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Solar Technology

  • Mervyn Smyth
Chapter
Part of the Green Energy and Technology book series (GREEN)

Abstract

The introduction of glass represented a significant step forward in the performance of solar capture technology. This simple structure allowed short-wave solar radiation to pass into the building space, whilst keeping the unwanted vagaries of the external environment out, such as rain, wind and snow. Once in the building the surrounding building structure increases in temperature through solar absorption, but due to the long-wave nature of radiation being emitted from these surfaces, the energy is trapped…. the classic ‘greenhouse effect’. The benefit of this ‘solar trap’ was not lost on the Romans, and many variations of the basic principle were incorporated into Roman buildings. The glazed caldarium is a good example of enhanced space and water heating design and a detailed understanding of solar interactions was demonstrated through adding darkening agents to floor surfaces to improve solar absorption and thus heat gain.

Keywords

Heat Exchanger Heat Pipe Phase Change Material Solar Collector Solar Water 
These keywords were added by machine and not by the authors. This process is experimental and the keywords may be updated as the learning algorithm improves.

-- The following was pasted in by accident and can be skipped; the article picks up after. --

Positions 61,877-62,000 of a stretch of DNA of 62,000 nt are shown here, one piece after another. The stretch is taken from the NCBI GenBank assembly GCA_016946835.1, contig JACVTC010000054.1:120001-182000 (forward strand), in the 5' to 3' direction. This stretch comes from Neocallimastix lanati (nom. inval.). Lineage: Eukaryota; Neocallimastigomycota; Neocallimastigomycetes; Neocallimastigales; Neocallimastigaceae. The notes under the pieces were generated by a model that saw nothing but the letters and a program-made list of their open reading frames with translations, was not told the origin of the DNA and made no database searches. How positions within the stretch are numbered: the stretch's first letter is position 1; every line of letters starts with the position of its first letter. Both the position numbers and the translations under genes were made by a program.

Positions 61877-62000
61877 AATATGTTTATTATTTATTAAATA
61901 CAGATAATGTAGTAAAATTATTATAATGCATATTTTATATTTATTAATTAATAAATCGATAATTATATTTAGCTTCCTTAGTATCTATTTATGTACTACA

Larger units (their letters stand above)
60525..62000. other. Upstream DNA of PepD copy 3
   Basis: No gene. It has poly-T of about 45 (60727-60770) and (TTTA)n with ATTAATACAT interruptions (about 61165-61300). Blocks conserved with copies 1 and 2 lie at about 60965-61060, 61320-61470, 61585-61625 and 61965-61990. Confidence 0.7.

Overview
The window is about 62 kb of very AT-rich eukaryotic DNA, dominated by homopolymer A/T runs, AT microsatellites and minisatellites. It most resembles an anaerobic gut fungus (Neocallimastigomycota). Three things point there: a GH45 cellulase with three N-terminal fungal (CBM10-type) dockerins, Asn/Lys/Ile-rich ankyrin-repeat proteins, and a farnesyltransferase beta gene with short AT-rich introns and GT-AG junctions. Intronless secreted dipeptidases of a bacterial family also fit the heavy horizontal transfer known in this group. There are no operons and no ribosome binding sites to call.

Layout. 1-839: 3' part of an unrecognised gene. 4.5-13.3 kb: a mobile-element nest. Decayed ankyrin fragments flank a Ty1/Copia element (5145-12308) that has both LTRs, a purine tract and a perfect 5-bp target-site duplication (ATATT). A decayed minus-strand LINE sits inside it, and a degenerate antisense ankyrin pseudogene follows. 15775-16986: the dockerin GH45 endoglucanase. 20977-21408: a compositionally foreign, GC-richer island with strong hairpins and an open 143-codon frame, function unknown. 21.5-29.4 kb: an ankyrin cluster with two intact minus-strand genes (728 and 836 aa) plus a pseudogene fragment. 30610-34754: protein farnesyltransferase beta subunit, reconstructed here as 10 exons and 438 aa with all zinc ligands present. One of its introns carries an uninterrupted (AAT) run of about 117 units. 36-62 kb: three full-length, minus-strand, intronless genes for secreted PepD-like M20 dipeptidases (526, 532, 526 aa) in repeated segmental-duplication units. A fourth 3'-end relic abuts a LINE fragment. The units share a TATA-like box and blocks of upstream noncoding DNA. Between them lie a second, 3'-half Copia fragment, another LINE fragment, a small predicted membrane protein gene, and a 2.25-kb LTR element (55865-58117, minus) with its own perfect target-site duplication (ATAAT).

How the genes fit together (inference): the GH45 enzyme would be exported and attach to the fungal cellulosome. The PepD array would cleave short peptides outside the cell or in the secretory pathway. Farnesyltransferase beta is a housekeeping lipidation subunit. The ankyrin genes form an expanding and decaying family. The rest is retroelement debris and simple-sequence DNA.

List of symbols

Aap

Aperture area (m2)

a1

Thermal loss factor 1 (W/Km2)

a2

Thermal loss factor 2 (W/K2m2)

cp

Specific heat capacity (kJ/kg°C)

Iave

Insolation (W/m2)

FR

Collector heat removal factor

m

Mass of water (kg)

Qcol

Thermal energy collected (MJ)

Qstore

Energy stored (MJ)

Tamb

Average ambient temperature (K)

Tm

Mean fluid temperature as a function of the insolation (Km2/W)

Ti

Average inlet water temperature (K)

To

Average outlet water temperature (K)

UL

Collector overall heat loss coefficient (W/K)

ΔT

Temperature change from initial conditions (K)

ηcol

Collection efficiency

ηopt

Optical efficiency

τα

Transmission absorptive coefficient

References

  1. 1.
    Bliss R (1959) The derivation of several plate efficiency factors useful in the design of flat plate solar heat collectors. Sol Energy 3:55–62CrossRefGoogle Scholar
  2. 2.
    Butti K, Perlin J (1981) A golden thread. Marion Boyars Publishers Ltd., London, UKGoogle Scholar
  3. 3.
    Hottel H, Whillier A (1958) Evaluation of flat plate collector performance. Trans. conf. on the use of solar energy, Tucson, Arizona, USA, 2, pp 74–104Google Scholar
  4. 4.
    Kemp CM (1891) US Patent No. 451384, 28th April 1891Google Scholar
  5. 5.
    Mouchot A (1869) La Chaleur Solaire et Ses Applications Industrielles. Paris Gauthier Villar, Imprimeur Libraire, FranceGoogle Scholar
  6. 6.
    Norton B, Lo SNG (2006) Anatomy of a solar collector: developments in materials, components and efficiency improvements in solar thermal collectors. Refocus 7(3):32–35CrossRefGoogle Scholar

Copyright information

© Springer-Verlag London Limited 2011

Authors and Affiliations

  1. 1.School of the Built Environment Centre for Sustainable TechnologiesUniversity of UlsterNewtownabbeyUK

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